|Weed identification with Nicole Kimmel of Alberta Agriculture and Forestry|
On April 15, 2016, the Alberta Invasive Species Council (AISC) held their second annual SW Invasive Species Workshop at the Heritage Inn in Pincher Creek. The workshop was presented by the Alberta Invasive Species Council in conjunction with a number of local Municipalities, the Government of Alberta, Parks Canada, and the Association of Alberta Agricultural Fieldmen. The theme this year was Early Detection and Rapid Response. The idea is that if noxious foreign invasive species are detected early they can be contained or eliminated before the problem grows out of control.
A new provincial Weed Control Act was proclaimed in 2010, changing the classifications from restricted, noxious, and nuisance weeds into prohibited noxious and noxious weeds. Plants designated as a prohibited noxious weed are not currently found in Alberta, or are found in few locations, making eradication possible. Under the Weed Control Act a person has a responsibility to destroy a prohibited noxious weed. The designation of noxious weed, on the other hand, can be seen as regulatory support for containment, since they are too widespread to eradicate.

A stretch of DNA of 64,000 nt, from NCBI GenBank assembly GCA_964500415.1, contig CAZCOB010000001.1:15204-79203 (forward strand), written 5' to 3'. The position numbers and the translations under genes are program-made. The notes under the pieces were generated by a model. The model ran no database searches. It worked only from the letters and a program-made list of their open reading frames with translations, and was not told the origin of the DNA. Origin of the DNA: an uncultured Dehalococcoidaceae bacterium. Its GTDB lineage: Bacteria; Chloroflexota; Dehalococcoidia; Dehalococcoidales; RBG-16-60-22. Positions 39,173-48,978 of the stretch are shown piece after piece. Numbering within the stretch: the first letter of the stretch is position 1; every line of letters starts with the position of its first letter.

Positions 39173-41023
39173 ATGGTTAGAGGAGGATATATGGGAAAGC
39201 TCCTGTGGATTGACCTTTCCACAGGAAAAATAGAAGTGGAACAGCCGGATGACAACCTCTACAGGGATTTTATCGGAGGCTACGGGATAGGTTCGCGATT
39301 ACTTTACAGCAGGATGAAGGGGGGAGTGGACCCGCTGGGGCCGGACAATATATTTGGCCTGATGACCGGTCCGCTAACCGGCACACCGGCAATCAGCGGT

“One of the biggest things about holding this workshop is that invasive species just flies under the radar, and invasive species programs tend to be underfunded, and under-resourced,” said Alberta Agriculture and Forestry Acting Forest Health Officer Megan Evans. “We just want to raise awareness. These invasive species are a real threat to our economy and our environment, and we know that’s true. So raising awareness is step one in tackling the problems.” Evans explained that the council is dealing with invasive plants, which are legislated under the weed control act, and aquatic invasive species such as zebra mussels.
“The focus of the conversations today is early detection and rapid response. It’s the single most effective way to manage invasive species. It’s best to get them really early.” Evans said that detecting species early can also be a money saver. “It can be as simple as picking up the phone and telling somebody that you saw a plant that could be problematic.”
“The Alberta Invasive Species Council is a not-for-profit, formed in 2006,” said AISC Executive Director Barry Gibbs. “We try to raise awareness, particularly around the prevention of invasive species. Our vision is prevention inspired, Alberta protected. So we are very interested in the whole early detection and rapid response system. We are just now introducing a program to engage citizen scientists to spot and record invasive plants on an iPhone.” Gibbs said invasive species has always been an interest for him. “Most people just don’t see the issue with plants. Plants are the pretty flowers out there. But I’ve always been interested in plants, so I know which ones are the good ones and which are the bad ones.” He said that of particular concern to the AISC right now are zebra mussels and flowering rush. “We have twelve locations in Alberta where there’s flowering rush. They’re not very big infestations, but we’re trying to find out how to get rid of them, and it’s very difficult to do that.